12.113     The Committee is strongly supportive of proposals to make access to information as easy as possible to those affected by adoption.  Following the committee's inquiries into Forgotten Australians and Former Child Migrants, the Commonwealth provided funding to improve access to family tracing and support services for these groups. This service includes a Find and Connect website, which provides information and raises awareness about past policies.[76] The site is also linked into state and territory services of a similar nature. A service like Find and Connect, applied at both the national and state and territory levels, could assist in record location, particularly for adoption information other than birth and adoption certificates.

Recommendation 16

12.114    The committee recommends that the Commonwealth provide funding to extend the existing program for family tracing and support services to include adoption records and policies, with organisations such as Link-Up Queensland and Jigsaw used as a blueprint.

Recommendation 17

12.115    The committee recommends that the states and territories extend their Find and Connect information service to include adoption service providers.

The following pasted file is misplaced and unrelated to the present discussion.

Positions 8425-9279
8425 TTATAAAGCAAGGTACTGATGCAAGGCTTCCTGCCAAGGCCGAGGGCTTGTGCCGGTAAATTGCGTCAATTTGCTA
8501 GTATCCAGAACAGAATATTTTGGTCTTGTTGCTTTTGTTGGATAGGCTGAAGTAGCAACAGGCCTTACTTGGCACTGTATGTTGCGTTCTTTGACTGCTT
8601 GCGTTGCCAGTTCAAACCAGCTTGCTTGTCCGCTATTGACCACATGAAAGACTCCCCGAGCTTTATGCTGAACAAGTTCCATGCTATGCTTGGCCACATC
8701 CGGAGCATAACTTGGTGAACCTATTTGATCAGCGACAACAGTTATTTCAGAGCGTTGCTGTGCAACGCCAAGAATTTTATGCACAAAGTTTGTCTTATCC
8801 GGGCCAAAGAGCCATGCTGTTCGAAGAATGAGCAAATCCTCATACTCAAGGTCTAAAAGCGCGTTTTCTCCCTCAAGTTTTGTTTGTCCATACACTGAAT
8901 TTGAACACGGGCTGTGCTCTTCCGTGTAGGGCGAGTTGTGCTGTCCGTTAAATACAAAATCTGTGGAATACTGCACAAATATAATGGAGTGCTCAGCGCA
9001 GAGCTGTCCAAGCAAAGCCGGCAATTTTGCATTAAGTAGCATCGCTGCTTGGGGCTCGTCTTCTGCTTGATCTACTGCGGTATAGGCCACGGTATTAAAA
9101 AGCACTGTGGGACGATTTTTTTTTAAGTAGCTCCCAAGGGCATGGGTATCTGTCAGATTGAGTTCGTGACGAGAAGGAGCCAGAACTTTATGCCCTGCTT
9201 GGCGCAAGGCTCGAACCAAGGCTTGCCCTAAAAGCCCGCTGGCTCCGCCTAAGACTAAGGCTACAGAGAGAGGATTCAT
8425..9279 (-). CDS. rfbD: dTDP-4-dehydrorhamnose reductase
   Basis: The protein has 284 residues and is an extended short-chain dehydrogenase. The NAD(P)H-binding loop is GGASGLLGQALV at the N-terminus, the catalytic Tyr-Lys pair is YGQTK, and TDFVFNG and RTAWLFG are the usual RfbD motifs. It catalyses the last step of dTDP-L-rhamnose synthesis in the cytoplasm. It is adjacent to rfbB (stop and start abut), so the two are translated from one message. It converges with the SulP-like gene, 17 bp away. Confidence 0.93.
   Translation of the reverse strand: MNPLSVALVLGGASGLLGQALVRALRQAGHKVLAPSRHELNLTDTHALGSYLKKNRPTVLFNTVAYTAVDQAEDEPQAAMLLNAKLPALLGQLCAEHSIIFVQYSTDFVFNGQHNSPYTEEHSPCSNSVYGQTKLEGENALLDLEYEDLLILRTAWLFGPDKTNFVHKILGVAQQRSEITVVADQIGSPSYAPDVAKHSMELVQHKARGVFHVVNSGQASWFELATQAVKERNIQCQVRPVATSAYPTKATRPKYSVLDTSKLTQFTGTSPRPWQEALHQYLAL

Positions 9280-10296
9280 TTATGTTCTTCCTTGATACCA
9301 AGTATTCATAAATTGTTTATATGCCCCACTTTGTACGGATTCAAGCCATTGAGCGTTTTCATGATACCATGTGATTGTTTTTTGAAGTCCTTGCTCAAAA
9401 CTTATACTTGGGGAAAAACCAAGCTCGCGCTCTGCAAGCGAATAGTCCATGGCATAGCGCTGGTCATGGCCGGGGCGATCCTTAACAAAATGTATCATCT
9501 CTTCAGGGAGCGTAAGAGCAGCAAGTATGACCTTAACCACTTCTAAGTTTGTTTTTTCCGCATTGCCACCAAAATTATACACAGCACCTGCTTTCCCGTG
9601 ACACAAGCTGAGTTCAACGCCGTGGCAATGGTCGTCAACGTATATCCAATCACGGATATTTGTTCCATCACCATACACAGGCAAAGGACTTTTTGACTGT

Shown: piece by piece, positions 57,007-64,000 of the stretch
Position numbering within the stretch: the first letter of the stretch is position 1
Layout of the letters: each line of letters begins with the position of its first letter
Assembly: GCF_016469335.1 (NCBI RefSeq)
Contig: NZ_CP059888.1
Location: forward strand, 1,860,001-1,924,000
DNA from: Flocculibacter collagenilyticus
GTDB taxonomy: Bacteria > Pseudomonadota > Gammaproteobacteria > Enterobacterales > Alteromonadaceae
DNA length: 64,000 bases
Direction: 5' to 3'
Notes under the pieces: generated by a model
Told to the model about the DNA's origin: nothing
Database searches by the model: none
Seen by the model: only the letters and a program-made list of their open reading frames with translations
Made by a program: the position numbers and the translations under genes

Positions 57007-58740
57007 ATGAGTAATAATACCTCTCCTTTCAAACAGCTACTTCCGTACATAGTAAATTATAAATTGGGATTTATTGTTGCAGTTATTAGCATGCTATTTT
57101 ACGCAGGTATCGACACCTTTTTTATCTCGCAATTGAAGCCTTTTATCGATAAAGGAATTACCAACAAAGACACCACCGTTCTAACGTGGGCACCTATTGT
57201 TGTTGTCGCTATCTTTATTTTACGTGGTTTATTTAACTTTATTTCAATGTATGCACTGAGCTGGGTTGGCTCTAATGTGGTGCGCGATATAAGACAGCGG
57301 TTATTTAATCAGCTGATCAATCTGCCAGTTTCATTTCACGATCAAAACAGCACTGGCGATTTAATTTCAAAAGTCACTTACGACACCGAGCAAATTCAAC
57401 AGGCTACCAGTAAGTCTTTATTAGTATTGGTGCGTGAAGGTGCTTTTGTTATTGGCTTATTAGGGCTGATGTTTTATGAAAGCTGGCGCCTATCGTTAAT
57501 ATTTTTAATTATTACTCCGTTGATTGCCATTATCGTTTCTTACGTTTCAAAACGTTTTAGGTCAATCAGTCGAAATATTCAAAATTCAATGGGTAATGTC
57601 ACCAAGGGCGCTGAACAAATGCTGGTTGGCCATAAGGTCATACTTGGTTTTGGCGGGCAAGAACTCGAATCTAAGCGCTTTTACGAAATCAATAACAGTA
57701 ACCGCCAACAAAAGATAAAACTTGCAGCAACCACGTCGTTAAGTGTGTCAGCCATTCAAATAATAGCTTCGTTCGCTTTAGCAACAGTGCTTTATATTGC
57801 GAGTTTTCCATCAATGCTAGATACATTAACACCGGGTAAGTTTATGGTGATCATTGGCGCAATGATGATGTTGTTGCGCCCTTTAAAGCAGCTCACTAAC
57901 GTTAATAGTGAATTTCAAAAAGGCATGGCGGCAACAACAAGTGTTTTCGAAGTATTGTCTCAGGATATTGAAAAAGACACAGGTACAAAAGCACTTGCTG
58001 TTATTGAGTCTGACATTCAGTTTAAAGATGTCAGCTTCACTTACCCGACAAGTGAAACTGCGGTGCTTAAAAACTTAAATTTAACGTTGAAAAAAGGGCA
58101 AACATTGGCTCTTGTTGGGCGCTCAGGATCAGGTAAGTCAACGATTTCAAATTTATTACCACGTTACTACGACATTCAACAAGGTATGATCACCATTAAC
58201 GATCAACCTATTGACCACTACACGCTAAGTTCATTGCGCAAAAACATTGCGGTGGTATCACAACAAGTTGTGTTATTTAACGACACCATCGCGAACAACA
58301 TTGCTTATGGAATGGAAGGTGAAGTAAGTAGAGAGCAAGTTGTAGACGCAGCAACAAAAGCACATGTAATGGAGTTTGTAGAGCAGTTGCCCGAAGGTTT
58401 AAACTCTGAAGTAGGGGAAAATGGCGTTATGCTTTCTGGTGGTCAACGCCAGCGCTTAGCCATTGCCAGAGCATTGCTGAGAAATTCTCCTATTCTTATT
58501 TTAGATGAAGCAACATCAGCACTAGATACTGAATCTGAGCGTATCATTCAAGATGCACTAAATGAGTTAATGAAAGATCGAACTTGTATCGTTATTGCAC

Recommendation 18

12.116    The committee recommends that non-government organisations with responsibility for former adoption service providers (such as private hospitals or maternity homes) establish projects to identify all records still in their possession, make information about those institutions and records available to state and territory Find and Connect services, and provide free access to individuals seeking their own records.

Barriers involved in searching for information

12.117    The committee took evidence from a number of post adoption organisations who assist in locating information about births and subsequent events.  This includes information relating to the identification of the parties involved such as the mother, father, the adopted person or the adoptive parents, as well as immediate and extended families.  Complicating factors surrounding access to information can include uncertainty about when and where the adoption took place, and the situation where an adopted person has two birth certificates that are sometimes not accessible to those conducting the search.